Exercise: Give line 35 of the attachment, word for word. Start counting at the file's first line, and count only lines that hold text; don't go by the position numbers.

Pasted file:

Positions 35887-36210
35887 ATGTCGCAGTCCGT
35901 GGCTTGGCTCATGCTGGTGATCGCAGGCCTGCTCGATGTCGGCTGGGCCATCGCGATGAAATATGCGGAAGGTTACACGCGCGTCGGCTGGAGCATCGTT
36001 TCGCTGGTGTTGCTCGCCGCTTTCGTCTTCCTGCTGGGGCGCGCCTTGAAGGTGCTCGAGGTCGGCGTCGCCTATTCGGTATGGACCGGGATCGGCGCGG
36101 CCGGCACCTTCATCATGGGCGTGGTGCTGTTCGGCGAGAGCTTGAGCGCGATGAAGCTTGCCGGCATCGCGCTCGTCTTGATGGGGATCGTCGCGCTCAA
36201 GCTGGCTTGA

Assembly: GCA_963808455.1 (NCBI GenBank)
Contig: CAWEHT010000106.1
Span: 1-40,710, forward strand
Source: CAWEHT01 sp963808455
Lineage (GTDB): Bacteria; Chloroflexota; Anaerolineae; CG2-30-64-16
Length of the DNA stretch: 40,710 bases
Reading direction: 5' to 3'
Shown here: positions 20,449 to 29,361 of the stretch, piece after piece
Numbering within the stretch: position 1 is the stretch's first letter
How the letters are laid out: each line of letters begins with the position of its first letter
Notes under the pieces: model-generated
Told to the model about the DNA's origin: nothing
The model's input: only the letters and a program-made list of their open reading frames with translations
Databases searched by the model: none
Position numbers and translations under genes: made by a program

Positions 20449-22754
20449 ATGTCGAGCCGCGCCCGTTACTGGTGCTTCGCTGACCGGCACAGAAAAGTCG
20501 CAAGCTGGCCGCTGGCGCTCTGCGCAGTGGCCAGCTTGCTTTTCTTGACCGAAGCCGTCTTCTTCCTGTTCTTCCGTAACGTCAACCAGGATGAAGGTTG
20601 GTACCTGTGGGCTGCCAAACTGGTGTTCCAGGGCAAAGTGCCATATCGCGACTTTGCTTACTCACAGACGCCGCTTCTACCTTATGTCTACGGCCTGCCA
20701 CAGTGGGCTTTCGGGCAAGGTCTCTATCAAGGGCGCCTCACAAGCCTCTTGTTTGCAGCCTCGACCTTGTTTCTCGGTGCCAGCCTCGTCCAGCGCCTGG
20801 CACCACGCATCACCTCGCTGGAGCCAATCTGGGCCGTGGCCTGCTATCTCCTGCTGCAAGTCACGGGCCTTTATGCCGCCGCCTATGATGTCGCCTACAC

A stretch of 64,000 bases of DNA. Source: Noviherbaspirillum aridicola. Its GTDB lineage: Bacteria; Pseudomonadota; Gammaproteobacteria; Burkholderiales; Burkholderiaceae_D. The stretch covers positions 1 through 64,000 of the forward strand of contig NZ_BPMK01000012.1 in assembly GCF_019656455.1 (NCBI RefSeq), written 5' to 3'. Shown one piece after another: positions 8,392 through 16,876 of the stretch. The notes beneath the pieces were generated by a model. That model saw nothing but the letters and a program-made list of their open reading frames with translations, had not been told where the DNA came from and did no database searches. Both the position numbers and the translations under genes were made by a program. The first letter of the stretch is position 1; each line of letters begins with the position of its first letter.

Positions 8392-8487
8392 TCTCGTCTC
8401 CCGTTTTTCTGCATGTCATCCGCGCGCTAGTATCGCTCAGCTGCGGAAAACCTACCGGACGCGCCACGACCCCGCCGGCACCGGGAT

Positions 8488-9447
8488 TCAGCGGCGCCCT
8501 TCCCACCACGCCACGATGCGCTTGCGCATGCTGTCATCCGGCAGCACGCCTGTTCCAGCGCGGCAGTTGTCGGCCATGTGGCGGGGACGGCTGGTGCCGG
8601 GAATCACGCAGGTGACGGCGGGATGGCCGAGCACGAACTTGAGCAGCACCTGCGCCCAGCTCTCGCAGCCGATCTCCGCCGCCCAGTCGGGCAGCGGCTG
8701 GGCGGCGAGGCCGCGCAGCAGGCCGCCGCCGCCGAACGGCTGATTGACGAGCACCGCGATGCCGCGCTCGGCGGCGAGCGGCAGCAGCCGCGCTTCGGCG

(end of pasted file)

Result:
8601 GAATCACGCAGGTGACGGCGGGATGGCCGAGCACGAACTTGAGCAGCACCTGCGCCCAGCTCTCGCAGCCGATCTCCGCCGCCCAGTCGGGCAGCGGCTG